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Toys -- and More -- for the 21st Century Make Use of Mind Control Over Matter
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Any sufficiently advanced technology is indistinguishable from magic.
-- Arthur C. Clarke
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The question everyone has about these gizmos is whether they are parlor tricks like Magic 8 Balls or Ouija boards. Even Geoff Walker, a senior vice president at Mattel, acknowledges that users "spend the first 20 minutes stunned that it actually works."
Evidence in favor of them being for real is that some people are worse than others at controlling them -- certainly not a marketing feature.
Lawyers and other multitaskers, for example, tend to have a terrible time focusing their brain waves, says Johnny Liu of NeuroSky, the creator of the mind-over-matter headset. But there are those to whom controlling the device comes effortlessly and instantly, as if single-mindedness is the person's natural default position. Copy editors and IT jockeys on whom we tested this, you know who you are.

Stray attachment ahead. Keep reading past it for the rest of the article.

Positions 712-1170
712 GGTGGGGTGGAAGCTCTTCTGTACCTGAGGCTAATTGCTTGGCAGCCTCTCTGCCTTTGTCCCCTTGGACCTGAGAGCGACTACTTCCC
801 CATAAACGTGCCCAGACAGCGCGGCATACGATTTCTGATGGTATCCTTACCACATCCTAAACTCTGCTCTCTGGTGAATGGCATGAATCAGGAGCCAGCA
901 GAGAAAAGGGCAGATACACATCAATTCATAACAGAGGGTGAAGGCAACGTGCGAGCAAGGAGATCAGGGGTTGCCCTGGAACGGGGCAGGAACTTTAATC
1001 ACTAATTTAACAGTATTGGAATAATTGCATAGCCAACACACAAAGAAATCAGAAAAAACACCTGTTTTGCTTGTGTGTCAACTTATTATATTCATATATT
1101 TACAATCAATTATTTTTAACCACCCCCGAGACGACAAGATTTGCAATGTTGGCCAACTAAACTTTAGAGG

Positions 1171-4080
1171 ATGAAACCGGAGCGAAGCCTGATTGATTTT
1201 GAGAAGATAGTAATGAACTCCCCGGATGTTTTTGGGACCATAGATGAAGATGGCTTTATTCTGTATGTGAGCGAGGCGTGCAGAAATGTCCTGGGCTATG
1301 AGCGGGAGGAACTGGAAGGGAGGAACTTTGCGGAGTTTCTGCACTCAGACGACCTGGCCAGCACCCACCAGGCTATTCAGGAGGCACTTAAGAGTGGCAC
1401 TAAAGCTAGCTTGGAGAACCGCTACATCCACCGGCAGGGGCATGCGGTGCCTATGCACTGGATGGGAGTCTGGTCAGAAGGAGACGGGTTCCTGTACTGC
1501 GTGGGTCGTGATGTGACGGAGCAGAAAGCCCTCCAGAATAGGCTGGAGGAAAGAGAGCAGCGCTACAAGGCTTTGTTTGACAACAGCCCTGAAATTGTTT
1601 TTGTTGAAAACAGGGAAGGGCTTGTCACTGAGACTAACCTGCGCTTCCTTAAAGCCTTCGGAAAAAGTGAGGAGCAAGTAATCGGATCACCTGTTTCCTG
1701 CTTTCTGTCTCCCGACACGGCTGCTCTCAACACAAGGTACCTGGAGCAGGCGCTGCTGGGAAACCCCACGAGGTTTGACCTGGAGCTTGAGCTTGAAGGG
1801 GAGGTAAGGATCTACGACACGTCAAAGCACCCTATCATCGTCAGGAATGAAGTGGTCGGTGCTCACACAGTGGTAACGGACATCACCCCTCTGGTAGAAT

What happens when millions of youngsters in a notoriously ADHD generation start getting programmed by these new toys? What happens when they start being rewarded for very long periods of intense concentration? Nobody in the toy industry seems to know.
But it sure looks like parents are about to find out.
The Monkey's Mind
Now let's get serious with these toys, with the idea of telekinesis. A lot of scientists are. Nine years ago, they created the world's first telekinetic monkey. That would be Belle, a cute little owl monkey in the lab of Miguel Nicolelis at Duke University. She was the first to actually control tangible objects, long distance, with her thoughts.